A libertarian inclined blog for teachers and learners of all ages. Comments, emails and links to other educational stuff welcome.
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- Let the feral kids get jobs
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Category archive: Learning by doing
Johnathan Pearce wants the child labour laws relaxed:
It seems to me that in part of the discussion about what “should be done” about feral kids armed with knives, there ought to be a recognition that one of the main problems that young people face in and outside school is boredom. And that can be cured, possibly, by working. We have to overcome our strange squeamishness over the employment of minors in actual jobs. I think that the rules and regulatory burdens should be relaxed so that apprenticeships become much easier for an employer to provide. I think some, if not all, of the young tearaways who are so worrying policymakers might actually feel proud of having a job, of earning money, of being able to brag about this to their lazier friends.
Commenter Walter Boswell adds this:
The importance of that simple lesson that hard work equals money and money equals more independence cannot be emphasised enough.
Over the last few years Sri Lanka have had quite a few self-styled unorthodox cricketers coming through - Sanath Jayasuriya, Muttiah Muralitharan, Romesh Kaluwitharana, and now Lasith Malinga and Ajantha Mendis. It’s wonderful to have this newness, this difference, because it opens up everyone’s eyes, including fellow cricketers who might get something new from these guys to improve their game overall.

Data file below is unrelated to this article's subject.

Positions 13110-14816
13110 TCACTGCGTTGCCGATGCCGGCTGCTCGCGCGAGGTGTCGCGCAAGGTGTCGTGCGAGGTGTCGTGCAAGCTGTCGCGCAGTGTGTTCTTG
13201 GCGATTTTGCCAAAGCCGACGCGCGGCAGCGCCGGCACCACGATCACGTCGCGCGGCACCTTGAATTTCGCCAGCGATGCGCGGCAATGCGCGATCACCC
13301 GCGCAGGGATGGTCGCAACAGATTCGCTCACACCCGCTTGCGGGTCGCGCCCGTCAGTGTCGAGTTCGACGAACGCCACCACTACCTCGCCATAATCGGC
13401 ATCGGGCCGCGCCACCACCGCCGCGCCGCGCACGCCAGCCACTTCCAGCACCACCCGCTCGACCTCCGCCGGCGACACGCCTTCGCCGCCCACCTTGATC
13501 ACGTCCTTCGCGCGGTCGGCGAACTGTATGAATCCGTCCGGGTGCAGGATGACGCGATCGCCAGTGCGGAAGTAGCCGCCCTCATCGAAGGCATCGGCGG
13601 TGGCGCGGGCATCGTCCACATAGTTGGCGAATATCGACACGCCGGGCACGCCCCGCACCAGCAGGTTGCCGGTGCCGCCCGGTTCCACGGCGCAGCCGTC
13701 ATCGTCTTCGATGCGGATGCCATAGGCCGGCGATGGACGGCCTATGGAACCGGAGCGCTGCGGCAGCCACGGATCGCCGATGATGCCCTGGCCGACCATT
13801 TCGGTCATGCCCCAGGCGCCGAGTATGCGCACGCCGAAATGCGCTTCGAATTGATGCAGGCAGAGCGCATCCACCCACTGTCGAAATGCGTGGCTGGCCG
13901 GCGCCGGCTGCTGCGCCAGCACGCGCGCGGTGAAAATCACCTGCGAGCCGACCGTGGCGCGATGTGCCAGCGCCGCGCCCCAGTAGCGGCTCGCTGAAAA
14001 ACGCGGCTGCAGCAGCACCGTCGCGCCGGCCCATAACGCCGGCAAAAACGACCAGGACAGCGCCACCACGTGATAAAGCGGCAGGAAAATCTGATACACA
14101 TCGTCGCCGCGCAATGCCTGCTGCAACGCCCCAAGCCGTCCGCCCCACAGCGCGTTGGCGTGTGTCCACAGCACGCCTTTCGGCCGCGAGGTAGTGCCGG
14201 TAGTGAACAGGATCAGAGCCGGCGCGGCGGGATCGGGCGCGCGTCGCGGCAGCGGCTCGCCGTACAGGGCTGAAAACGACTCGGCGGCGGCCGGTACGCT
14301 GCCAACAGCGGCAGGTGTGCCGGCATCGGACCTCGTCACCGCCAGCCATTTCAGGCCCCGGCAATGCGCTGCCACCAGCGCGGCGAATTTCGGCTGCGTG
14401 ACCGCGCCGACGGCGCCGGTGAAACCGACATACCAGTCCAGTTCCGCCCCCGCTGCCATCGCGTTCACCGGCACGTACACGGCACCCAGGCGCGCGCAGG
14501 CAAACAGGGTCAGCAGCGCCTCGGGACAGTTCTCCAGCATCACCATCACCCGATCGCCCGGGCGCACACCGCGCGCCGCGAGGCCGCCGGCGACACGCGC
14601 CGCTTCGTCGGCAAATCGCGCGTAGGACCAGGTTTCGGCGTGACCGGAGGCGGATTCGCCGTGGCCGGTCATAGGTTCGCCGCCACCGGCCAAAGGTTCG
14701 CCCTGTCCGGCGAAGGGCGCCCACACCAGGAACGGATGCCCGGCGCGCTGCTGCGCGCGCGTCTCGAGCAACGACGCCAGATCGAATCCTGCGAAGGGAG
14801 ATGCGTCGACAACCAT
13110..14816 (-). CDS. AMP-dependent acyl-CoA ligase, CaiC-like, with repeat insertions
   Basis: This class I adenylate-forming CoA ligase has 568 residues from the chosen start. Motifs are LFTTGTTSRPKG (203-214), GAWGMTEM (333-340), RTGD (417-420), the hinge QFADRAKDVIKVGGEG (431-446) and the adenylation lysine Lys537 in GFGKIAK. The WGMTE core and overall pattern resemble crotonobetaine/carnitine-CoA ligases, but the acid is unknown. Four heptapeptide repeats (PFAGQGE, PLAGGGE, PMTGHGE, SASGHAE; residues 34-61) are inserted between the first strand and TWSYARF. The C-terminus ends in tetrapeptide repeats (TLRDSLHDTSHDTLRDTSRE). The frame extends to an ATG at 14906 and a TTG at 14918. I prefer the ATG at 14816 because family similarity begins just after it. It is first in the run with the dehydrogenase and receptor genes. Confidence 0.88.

One of the reasons for so many unorthodox cricketers coming through in Sri Lanka could be, as in other parts of the subcontinent, the way kids learn to play cricket: they learn by watching, and then start playing in backyards or streets or wherever they can find space. It’s possibly there that they develop these individual styles. Unless they have access to formal coaching, they tend to develop along their own lines, especially if they come late to proper leather-ball cricket.
He talks in particular about Muralitharan, who is about to become the most prolific taker of wickets in the entire history of test match cricket, albeit with a highly unusual (some say illegal) action:
In some instances, if they are discovered at a very young age, there arises a problem when coaches start trying to make them conform to orthodoxy. All the above mentioned cricketers, with the exception of Murali, were discovered quite late. Murali had the luxury of having an open-minded, liberal, forward-thinking coach in Sunil Fernando, who let him develop along his own lines and just tidied up what needed to be tidied up without changing what made him unique.